26. Libby, P. Once more unto the breach: Endothelial permeability and atherogenesis. Eur. Heart J. 2019, 40, 938–940.
  27. Molinaro, R.; Yu, M.; Sausen, G.; Bichsel, C.A.; Corbo, C.; Folco, E.J.; Lee, G.Y.; Liu, Y.; Tesmenitsky, Y.; Shvartz, E.; et al. Targeted delivery of protein arginine deiminase-4 inhibitors to limit arterial intimal NETosis and preserve endothelial integrity. Cardiovasc. Res. 2021, 117, 2652–2663.
  28. Döring, Y.; Libby, P.; Soehnlein, O. Neutrophil Extracellular Traps Participate in Cardiovascular Diseases: Recent Experimental and Clinical Insights. Circ. Res. 2020, 126, 1228–1241.
  29. Megens, R.T.A.; Vijayan, S.; Lievens, D.; Döring, Y.; van Zandvoort, M.A.M.J.; Grommes, J.; Weber, C.; Soehnlein, O. Presence of luminal neutrophil extracellular traps in atherosclerosis. Thromb. Haemost. 2012, 107, 597–598.
  30. Pertiwi, K.R.; Van Der Wal, A.C.; Pabittei, D.R.; Mackaaij, C.; Van Leeuwen, M.B.; Li, X.; De Boer, O.J. Neutrophil Extracellular Traps Participate in All Different Types of Thrombotic and Haemorrhagic Complications of Coronary Atherosclerosis. Thromb. Haemost. 2018, 118, 1078–1087.
  31. Silvestre-Roig, C.; Braster, Q.; Wichapong, K.; Lee, E.Y.; Teulon, J.M.; Berrebeh, N.; Winter, J.; Adrover, J.M.; Santos, G.S.; Froese, A.; et al. Externalized histone H4 orchestrates chronic inflammation by inducing lytic cell death. Nature 2019, 569, 236–240.
  32. Warnatsch, A.; Ioannou, M.; Wang, Q.; Papayannopoulos, V. Inflammation. Neutrophil extracellular traps license macrophages for cytokine production in atherosclerosis. Science 2015, 349, 316–320.
  33. Franck, G.; Mawson, T.L.; Folco, E.J.; Molinaro, R.; Ruvkun, V.; Engelbertsen, D.; Liu, X.; Tesmenitsky, Y.; Shvartz, E.; Sukhova, G.K.; et al. Roles of PAD4 and NETosis in Experimental Atherosclerosis and Arterial Injury: Implications for Superficial Erosion. Circ. Res. 2018, 123, 33–42.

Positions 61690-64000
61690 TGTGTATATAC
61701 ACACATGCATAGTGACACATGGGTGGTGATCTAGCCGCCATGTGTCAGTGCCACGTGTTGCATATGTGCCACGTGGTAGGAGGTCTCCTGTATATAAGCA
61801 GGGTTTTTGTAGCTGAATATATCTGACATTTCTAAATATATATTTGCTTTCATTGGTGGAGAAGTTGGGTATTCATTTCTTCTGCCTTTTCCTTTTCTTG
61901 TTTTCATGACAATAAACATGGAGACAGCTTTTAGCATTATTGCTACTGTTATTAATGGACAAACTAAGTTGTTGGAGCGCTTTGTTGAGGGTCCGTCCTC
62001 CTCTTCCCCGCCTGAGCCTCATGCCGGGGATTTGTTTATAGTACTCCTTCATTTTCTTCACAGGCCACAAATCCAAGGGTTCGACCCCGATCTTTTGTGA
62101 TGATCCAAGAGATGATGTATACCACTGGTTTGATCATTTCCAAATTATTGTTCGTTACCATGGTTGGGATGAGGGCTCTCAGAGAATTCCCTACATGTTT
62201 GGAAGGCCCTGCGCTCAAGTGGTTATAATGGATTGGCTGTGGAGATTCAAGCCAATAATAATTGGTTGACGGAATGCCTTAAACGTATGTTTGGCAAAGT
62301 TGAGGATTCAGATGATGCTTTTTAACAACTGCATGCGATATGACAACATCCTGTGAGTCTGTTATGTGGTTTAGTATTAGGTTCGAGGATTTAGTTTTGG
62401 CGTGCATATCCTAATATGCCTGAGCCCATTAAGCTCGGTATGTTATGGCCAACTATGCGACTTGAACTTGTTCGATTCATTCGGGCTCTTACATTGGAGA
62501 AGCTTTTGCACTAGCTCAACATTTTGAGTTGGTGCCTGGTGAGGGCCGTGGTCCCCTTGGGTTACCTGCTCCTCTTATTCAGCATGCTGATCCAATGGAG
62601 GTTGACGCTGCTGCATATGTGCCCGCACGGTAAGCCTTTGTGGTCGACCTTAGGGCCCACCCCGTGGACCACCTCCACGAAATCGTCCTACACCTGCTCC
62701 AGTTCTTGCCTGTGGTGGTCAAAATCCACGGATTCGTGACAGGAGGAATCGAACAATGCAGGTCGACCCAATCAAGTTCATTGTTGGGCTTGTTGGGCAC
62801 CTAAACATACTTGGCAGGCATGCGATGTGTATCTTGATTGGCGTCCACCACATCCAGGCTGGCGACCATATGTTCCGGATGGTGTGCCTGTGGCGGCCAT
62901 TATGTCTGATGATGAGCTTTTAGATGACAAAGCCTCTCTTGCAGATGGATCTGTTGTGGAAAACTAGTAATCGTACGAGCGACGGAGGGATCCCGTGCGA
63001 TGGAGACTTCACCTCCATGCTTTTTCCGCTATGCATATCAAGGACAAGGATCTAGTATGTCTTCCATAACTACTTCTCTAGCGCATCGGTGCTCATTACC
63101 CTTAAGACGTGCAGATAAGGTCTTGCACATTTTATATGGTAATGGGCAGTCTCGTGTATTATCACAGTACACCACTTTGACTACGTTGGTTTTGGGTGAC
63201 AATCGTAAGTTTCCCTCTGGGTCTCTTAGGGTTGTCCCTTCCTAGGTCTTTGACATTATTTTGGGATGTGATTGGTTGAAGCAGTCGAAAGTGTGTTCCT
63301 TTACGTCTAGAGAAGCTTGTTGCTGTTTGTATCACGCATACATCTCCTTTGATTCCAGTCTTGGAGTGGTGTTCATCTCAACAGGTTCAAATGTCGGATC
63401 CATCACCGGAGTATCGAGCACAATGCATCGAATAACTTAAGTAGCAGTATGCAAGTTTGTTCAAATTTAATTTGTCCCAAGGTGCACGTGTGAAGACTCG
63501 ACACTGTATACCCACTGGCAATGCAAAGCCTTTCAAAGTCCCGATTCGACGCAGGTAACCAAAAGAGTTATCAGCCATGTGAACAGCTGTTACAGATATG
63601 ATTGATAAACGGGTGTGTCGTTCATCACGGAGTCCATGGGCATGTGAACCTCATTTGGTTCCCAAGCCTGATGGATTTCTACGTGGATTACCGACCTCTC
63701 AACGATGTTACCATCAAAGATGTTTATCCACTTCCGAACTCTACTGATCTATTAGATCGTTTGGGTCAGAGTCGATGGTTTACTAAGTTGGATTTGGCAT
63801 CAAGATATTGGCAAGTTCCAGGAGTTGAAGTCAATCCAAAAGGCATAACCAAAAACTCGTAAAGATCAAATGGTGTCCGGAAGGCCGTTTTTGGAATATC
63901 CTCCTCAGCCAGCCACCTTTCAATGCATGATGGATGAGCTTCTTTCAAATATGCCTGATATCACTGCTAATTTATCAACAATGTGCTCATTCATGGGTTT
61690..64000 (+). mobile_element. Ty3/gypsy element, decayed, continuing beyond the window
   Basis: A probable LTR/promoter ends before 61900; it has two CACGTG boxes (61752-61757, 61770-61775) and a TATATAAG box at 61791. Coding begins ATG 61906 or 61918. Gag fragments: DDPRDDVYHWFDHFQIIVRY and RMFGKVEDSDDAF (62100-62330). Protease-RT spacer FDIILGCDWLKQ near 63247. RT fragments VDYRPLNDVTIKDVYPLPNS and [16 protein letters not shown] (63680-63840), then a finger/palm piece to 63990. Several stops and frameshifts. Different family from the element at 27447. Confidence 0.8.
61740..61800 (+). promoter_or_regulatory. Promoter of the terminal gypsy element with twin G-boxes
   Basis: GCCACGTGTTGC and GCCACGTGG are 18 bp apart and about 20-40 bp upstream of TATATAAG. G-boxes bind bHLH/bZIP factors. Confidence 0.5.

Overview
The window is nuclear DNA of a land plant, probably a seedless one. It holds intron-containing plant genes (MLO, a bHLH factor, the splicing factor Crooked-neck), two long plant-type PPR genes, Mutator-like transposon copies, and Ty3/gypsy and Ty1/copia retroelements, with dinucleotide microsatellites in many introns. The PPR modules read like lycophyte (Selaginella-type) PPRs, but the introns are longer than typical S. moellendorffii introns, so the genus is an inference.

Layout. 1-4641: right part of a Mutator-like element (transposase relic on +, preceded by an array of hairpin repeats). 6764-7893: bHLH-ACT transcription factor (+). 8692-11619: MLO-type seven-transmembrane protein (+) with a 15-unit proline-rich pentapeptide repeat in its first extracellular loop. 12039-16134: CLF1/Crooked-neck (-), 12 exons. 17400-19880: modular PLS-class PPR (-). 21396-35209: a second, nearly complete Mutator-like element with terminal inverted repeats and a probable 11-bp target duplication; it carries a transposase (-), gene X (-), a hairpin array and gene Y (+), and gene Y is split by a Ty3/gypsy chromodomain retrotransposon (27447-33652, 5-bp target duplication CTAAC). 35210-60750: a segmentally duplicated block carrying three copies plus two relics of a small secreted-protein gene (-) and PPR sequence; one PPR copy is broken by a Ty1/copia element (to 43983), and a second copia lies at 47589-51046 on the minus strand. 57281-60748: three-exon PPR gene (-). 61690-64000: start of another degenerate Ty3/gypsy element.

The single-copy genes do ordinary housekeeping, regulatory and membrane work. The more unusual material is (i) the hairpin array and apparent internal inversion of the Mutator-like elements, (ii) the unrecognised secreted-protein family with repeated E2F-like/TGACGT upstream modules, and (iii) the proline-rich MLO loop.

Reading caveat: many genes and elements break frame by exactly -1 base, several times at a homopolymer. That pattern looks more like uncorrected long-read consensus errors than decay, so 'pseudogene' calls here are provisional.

34. Knight, J.S.; Luo, W.; O’Dell, A.A.; Yalavarthi, S.; Zhao, W.; Subramanian, V.; Guo, C.; Grenn, R.C.; Thompson, P.R.; Eitzman, D.T.; et al. Peptidylarginine Deiminase Inhibition Reduces Vascular Damage and Modulates Innate Immune Responses in Murine Models of Atherosclerosis. Circ. Res. 2014, 114, 947.
  35. Liu, Y.; Carmona-Rivera, C.; Moore, E.; Seto, N.L.; Knight, J.S.; Pryor, M.; Yang, Z.H.; Hemmers, S.; Remaley, A.T.; Mowen, K.A.; et al. Myeloid-Specific Deletion of Peptidylarginine Deiminase 4 Mitigates Atherosclerosis. Front. Immunol. 2018, 9, 1680.
  36. Rohrbach, A.S.; Hemmers, S.; Arandjelovic, S.; Corr, M.; Mowen, K.A. PAD4 is not essential for disease in the K/BxN murine autoantibody-mediated model of arthritis. Arthritis Res. Ther. 2012, 14, R104.
  37. Borissoff, J.I.; Joosen, I.A.; Versteylen, M.O.; Brill, A.; Fuchs, T.A.; Savchenko, A.S.; Gallant, M.; Martinod, K.; Cate, H.T.; Hofstra, L.; et al. Elevated levels of circulating DNA and chromatin are independently associated with severe coronary atherosclerosis and a prothrombotic state, Arterioscler. Thromb. Vasc. Biol. 2013, 33, 2032–2040.
  38. Badimon, L.; Vilahur, G. Neutrophil extracellular traps: A new source of tissue factor in atherothrombosis. Eur. Heart J. 2015, 36, 1364–1366.
  39. Moschonas, I.C.; Tselepis, A.D. The pathway of neutrophil extracellular traps towards atherosclerosis and thrombosis. Atherosclerosis 2019, 288, 9–16.
More
Information
Contributors MDPI registered users' name will be linked to their SciProfiles pages. To register with us, please refer to https://encyclopedia.pub/register : , , , ,
View Times: 49
Revisions: 3 times (View History)
Update Date: 05 Mar 2024
1000/1000